Can Bariatric Surgery Curb the Soaring Obesity Rates in Children?


Bariatric surgery is becoming a trend throughout the world.  This surgery permanently removes part of your stomach in hopes of reducing appetite and preventing a lifetime of health ailments.  However, this trend is controversial when children as young as 3 years old are in need of bariatric surgery.  In the United States it is generally accepted that a child can receive this invasive procedure once he or she reaches age 14.

Obesity in children underscores the health problem that countries like Saudi Arabia and the United States are facing.  According to the Centers for Disease Control and Prevention, about 18% of school-age children in the U.S. were considered obese in 2010. Per a Wall Street Journal exclusive report, Saudi Arabia's child obesity number was estimated to be 9.3%.  These numbers are staggering, and people wonder why healthcare costs in the United States and around the world are unsustainable.

The World Health Organization believes there needs to be a conservative approach when discussing age restrictions on bariatric surgery due to lack of data and the normal concerns of how this abrupt change can affect a child's sexual maturation and long term brain development.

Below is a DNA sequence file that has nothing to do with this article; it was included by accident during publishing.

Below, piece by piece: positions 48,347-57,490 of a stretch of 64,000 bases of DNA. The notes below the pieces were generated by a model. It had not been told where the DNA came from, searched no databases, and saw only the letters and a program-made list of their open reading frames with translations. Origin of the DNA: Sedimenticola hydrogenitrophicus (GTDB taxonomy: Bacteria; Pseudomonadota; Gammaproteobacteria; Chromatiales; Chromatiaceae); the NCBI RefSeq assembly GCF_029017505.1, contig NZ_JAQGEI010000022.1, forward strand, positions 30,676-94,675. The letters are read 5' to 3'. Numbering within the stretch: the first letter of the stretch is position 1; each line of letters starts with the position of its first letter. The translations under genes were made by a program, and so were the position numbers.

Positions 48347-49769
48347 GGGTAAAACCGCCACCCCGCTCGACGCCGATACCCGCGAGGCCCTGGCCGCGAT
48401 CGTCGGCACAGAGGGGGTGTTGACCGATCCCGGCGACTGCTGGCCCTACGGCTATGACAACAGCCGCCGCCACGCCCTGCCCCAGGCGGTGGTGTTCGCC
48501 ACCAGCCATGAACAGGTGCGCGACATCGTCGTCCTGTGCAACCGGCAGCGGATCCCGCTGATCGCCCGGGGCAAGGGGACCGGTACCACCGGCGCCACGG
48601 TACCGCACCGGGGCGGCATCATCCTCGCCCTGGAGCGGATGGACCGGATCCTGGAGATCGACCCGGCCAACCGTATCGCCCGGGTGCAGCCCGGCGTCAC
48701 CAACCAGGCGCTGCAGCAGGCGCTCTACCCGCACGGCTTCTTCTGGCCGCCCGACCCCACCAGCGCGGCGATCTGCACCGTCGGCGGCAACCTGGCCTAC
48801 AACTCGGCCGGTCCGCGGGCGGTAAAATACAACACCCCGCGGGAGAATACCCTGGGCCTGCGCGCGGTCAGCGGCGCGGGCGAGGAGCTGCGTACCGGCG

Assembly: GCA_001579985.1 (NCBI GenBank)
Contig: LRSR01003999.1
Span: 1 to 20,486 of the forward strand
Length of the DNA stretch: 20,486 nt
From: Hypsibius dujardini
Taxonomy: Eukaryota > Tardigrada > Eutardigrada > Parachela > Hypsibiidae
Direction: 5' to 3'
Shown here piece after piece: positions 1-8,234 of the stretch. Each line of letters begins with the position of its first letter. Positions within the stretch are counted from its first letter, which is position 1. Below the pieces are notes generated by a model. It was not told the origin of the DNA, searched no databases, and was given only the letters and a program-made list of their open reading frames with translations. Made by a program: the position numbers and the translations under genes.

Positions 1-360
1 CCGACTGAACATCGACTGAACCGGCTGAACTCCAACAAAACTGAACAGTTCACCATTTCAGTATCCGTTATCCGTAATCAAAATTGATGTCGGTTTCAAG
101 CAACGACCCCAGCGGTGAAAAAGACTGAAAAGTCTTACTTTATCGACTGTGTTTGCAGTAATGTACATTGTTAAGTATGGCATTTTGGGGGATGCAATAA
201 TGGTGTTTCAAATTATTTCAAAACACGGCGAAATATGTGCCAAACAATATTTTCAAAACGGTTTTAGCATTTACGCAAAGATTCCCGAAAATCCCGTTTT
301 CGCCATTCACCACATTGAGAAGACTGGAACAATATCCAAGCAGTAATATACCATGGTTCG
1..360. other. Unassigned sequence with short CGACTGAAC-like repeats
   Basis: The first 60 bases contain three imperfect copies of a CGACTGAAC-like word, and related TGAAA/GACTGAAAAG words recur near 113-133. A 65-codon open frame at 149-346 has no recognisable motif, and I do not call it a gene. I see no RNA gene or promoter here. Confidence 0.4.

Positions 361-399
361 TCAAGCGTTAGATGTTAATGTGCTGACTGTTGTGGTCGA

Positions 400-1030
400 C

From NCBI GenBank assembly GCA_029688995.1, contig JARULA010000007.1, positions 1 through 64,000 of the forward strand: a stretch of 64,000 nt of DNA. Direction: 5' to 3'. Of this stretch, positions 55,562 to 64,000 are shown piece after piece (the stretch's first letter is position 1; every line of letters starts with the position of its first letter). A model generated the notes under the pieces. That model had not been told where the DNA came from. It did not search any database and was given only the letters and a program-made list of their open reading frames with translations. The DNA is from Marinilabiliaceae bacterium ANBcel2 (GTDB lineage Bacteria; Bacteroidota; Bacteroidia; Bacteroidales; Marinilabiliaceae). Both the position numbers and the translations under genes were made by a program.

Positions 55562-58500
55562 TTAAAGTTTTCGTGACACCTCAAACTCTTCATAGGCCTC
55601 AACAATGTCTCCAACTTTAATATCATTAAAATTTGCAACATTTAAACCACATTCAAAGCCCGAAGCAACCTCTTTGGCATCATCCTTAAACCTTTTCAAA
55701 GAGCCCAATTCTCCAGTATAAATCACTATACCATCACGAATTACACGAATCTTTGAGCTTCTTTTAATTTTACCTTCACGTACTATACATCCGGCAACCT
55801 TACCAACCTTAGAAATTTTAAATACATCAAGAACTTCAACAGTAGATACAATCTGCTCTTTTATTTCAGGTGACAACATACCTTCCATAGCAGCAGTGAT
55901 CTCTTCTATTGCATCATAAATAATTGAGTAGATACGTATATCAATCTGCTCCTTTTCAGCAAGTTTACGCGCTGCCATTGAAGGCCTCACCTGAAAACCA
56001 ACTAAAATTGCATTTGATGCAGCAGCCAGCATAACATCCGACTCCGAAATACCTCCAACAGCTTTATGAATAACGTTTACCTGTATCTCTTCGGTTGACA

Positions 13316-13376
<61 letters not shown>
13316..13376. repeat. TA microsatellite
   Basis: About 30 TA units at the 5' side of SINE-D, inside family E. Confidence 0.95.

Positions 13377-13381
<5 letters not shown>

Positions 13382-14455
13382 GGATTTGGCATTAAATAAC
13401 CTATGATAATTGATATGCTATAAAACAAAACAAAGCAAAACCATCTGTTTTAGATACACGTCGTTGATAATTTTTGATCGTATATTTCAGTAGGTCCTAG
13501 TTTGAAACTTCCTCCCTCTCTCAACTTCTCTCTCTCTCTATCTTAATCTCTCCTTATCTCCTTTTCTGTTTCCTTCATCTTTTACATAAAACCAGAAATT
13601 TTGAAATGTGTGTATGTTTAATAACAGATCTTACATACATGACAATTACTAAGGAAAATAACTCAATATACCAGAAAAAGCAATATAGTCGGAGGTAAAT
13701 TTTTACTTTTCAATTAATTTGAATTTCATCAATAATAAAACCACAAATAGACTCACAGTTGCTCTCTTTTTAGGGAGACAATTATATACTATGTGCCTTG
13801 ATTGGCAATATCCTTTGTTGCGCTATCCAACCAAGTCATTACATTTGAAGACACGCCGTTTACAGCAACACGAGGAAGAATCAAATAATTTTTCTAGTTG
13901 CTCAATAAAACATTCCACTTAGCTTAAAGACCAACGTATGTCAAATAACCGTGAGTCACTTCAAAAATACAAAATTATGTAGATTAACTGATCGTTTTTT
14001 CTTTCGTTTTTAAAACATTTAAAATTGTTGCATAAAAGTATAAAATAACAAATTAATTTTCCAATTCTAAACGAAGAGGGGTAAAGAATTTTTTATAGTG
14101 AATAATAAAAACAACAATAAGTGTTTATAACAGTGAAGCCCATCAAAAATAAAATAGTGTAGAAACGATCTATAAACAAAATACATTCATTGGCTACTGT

The Wall Street Journal interviewed Dr. Aayed Alqahtani, a bariatric surgery specialist in Saudi Arabia who has performed this surgery on over 100 patients younger than 14 claims, "about 90% of his patients have seen medical conditions such as diabetes and hypertension clear up, according to a paper scheduled for publication in the journal Surgery for Obesity and Related Diseases."

There is no doubt that more analysis must be performed to assert if bariatric surgery should be performed on young children; in many cases, unfortunately, this is the last resort.

To view this article from the Wall Street Journal in its entirety click here

Image via Shirley Wang for the Wall Street Journal